cout << "s5: " << s5 << endl;
   cout << "s6: " << s6 << endl;

   cout << "\ns5[0] = " << s5[0] << endl;
   cout << "s5[3] = " << s5[3] << endl;
   cout << "s5[6] = " << s5[6] << endl;

   cout << "\ns6[0] = " << s6[0] << endl;
   cout << "s6[1] = " << s6[1] << endl;

   s6[0] = 'l';
   s6[1] = 'a';

   cout << "\ns6: " << s6 << endl;

   cout << "\nTest " << test++ << ": Equality\n" << endl;

   const MyString s7("good"), s8("bye");

   cout << s7 << " and " << s7 << " are ";

   if (s8 == s3)
      cout << "equal" << endl;
   else
      cout << "not equal" << endl;

   cout << s7 << " and " << s8 << " are ";

   if (s7 == s8)
      cout << "equal" << endl;
   else
      cout << "not equal" << endl;

   cout << "\nTest " << test++ << ": Copy constructor\n" << endl;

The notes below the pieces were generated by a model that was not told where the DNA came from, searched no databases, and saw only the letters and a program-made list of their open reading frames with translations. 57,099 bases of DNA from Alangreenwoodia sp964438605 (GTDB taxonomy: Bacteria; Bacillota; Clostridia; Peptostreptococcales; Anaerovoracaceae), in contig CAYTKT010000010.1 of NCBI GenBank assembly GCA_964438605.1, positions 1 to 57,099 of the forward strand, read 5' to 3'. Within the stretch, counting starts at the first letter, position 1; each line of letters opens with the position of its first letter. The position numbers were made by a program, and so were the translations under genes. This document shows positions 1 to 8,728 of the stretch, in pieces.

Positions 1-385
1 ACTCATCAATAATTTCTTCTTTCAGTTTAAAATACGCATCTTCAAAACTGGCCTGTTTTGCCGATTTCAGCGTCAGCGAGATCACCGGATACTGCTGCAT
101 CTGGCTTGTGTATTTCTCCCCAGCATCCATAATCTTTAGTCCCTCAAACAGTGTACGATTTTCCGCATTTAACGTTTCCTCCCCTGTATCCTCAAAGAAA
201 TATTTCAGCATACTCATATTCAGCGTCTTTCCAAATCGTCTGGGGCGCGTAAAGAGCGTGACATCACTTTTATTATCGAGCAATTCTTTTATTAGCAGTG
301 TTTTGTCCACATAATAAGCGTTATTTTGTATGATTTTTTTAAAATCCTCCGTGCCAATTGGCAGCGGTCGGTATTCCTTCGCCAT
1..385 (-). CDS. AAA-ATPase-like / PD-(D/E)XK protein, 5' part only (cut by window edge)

MyString s9 = s5;
   MyString* s10 = new MyString(s6);
   
   cout << "s9: " << s9 << endl;
   cout << "s10: " << *s10 << endl;

   cout << "\nTest " << test++ << ": Assignment operators\n" << endl;
   
   MyString s11;

   s9 = s4;
   *s10 = *s10;
   s11 = *s10 = s2;

   cout << "s9: " << s9 << endl;
   cout << "s10: " << *s10 << endl;
   cout << "s11: " << s11 << endl;

   s9 = "This is some new text";

   cout << "\ns9: " << s9 << endl;

   cout << "\nTest " << test++ << ": Destructor\n" << endl;

   delete s10;

   cout << "s9: " << s9 << endl;
   cout << "s11: " << s11 << endl;
*/
   return 0;
   }
/****************************************************************
   FILE:      MyString.cpp
   AUTHOR:    Justin R. Smith
   LOGON ID:  Z136340
   DUE DATE:  7/13/2009

   PURPOSE:   Contains method implications for the MyString class.
****************************************************************/

#include "MyString.h"